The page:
The world's most boring person works in data analytics, likes watching TV, lives in a town - scientists

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People working in data analytics were among those considered to have boring jobs. Jeff Greenberg / Contributor / Getty
  • Scientists say they've identified the jobs, hobbies, and traits deemed to be the most boring.
  • Data analysis is considered the most bland job and sleeping is among the most boring "hobbies."
  • Researchers want to understand how the perception of being boring affects a person's relationships. 
  • For more stories visit Business Insider.

The "most boring person in the world" works in data entry, lives in a small town, and enjoys watching TV in their spare time, according to scientists, who claim they've identified what makes a person least interesting. 

Social scientists have long been fascinated with the concept of boredom. Although it can have some supposed benefits for creativity and productivity, when it comes to careers, many people tend to fear being bored. Even worse, they fear being labeled a bore by others — and the potential stigma that comes with it. 

Psychologists from the University of Essex, University of Limerick, and the London School of Economics wanted to understand the latter. 

As part of the study, published in Personality and Social Psychology Bulletin, researchers examined 500 people across five individual studies. 

They first asked participants to list the occupations, hobbies and characteristics they deemed to be most boring. People working in data analysis, accounting, tax/insurance cleaning, and banking were listed as having the most boring professions.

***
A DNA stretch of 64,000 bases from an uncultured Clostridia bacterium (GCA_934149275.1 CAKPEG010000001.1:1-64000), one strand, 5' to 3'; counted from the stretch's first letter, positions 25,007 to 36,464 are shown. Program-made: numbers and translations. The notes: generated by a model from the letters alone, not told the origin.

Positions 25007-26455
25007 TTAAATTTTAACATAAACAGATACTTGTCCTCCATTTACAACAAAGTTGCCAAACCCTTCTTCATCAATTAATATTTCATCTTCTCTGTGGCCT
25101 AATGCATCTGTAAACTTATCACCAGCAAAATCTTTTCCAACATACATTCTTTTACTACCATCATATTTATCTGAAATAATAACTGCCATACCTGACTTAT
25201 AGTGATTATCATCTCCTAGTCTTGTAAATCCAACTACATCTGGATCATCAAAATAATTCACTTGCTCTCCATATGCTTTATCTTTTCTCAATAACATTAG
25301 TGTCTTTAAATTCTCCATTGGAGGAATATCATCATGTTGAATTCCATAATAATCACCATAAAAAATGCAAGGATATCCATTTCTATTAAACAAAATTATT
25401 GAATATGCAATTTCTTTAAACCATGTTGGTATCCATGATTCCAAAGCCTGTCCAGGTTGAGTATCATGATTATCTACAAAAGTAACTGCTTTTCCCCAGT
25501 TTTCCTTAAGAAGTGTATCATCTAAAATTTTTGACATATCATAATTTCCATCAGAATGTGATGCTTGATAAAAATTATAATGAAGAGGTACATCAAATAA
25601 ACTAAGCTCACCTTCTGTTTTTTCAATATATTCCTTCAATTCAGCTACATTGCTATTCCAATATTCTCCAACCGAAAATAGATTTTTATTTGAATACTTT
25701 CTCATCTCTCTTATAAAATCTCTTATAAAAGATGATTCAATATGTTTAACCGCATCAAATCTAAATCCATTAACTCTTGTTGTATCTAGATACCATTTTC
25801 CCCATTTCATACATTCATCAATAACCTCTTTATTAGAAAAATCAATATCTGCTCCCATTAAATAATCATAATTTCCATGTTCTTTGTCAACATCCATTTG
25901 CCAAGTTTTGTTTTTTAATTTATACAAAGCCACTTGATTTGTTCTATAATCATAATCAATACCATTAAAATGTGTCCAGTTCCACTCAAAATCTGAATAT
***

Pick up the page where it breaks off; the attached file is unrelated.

Sleeping, religion, TV, watching animals, and mathematics, were seen to be the five most boring hobbies, by participants. 

Researchers then wanted to analyse the potential impact this perception could have on a person's relationships with colleagues and peers. 

It's potentially negative. Participants were more likely to want to avoid peers deemed to be highly boring. When asked, hypothetically, how much they would expect as compensation were they asked to spend time with a boring person, the average answer was $35 a day. 

Being seen as boring could impact someone's career and relationships, say the researchers

Wijnand Van Tilburg, senior lecturer at University of Essex's department of psychology and co-author of the study, suggests its findings could provide insight into the real-life impact of what happens when a person is deemed to be bland. 

"Perceptions can change but people may not take time to speak to those with 'boring' jobs and hobbies, instead choosing to avoid them," Van Tilburg said in a release on the university website. 

Boring people were also deemed to be generally less competent and less warm in the study, which could increase their chances of being ostracized.

Van Tilburg added that boring people often don't get the chance to prove these negative stereotypes wrong. "The very fact that people choose to avoid them can lead to social ostracization and increase loneliness leading to a really negative impact on their lives," he said. 

How a person is seen is likely to depend on the context, and by whom they're being perceived. As Tilburg highlights: "The truth of the matter is people like bankers and accountants are highly capable and have power in society — perhaps we should try not to upset them and stereotype them as boring!"

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